Download Treatment of Adolescents with Substance Use Disorders

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the future. In treatment, adolescents must be approached differently than adults because of
their unique developmental issues, differences in their values and belief systems, and
environmental considerations (e.g., strong peer influences). At a physical level, adolescents tend
to have smaller body sizes and lower tolerances, putting them at greater risk for alcohol-related
problems even at lower levels of consumption. The use of substances may also compromise an
adolescent's mental and emotional development from youth to adulthood because substance use
interferes with how people approach and experience interactions.
The treatment process must address the nuances of each adolescent's experience, including
cognitive, emotional, physical, social, and moral development. An understanding of these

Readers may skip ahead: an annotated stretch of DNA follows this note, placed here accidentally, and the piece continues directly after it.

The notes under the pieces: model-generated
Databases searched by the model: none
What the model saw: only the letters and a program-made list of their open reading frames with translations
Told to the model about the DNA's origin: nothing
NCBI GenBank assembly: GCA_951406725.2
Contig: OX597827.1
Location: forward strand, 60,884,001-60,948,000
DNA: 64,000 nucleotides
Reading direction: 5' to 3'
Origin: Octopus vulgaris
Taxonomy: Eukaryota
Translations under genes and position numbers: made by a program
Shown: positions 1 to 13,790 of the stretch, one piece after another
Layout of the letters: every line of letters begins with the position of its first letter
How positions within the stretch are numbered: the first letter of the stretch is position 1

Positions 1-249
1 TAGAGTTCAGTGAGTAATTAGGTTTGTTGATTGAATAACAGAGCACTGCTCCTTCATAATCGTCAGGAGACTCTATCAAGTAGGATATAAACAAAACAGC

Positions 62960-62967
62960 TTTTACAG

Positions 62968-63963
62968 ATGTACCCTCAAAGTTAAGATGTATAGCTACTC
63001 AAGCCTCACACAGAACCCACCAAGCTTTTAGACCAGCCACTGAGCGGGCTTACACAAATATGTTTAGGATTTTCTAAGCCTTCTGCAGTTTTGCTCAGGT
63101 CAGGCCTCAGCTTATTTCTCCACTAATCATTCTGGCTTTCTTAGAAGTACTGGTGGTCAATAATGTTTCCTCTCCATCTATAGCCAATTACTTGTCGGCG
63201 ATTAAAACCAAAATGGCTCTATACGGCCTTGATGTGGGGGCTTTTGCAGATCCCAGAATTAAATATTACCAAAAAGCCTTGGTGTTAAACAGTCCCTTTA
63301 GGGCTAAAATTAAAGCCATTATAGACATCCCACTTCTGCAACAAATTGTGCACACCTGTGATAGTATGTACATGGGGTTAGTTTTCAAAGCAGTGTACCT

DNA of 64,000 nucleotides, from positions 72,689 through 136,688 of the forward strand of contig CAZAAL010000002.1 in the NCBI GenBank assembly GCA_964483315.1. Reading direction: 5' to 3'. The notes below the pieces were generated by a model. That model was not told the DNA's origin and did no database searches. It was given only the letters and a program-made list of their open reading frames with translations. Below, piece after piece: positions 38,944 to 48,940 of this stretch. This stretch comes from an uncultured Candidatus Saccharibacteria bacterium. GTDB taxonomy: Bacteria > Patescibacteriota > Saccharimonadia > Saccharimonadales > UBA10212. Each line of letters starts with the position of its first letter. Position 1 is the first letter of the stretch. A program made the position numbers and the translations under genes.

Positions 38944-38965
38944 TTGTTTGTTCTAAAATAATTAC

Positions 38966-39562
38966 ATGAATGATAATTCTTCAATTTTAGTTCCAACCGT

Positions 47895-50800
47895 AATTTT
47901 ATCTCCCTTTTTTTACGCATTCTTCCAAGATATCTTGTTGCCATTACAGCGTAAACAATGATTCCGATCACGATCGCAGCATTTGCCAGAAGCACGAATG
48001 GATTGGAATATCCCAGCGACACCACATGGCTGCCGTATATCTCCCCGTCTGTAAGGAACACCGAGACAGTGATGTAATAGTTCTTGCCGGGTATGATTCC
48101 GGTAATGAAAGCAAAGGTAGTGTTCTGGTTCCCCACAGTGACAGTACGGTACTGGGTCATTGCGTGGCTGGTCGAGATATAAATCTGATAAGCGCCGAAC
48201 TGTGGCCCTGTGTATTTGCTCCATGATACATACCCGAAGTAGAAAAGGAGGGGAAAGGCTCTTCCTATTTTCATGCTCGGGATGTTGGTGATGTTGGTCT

changes will help treatment providers grasp why an adolescent uses substances and how
substance use may become an integral part of an adolescent's identity.
Regardless of which specific model is used in treating young people, there are several points to
remember when providing substance use disorder treatment:
In addition to age, treatment for adolescents must take into account gender,
ethnicity, disability status, stage of readiness to change, and cultural
background.
Some delay in normal cognitive and social-emotional development is often
associated with substance use during adolescence. Treatment for adolescents
should identify such delays and their connections to academic performance,
self-esteem, or social interactions.
Programs should make every effort to involve the adolescent client's family
because of its possible role in the origins of the problem and its ability to
change the youth's environment.
Although it may be necessary in certain geographic areas where availability of
adolescent treatment programs is limited, using adult programs for treating
youth is ill-advised. If this must occur, it should be done only with great caution
and with alertness to inherent complications that may threaten effective
treatment for these young people.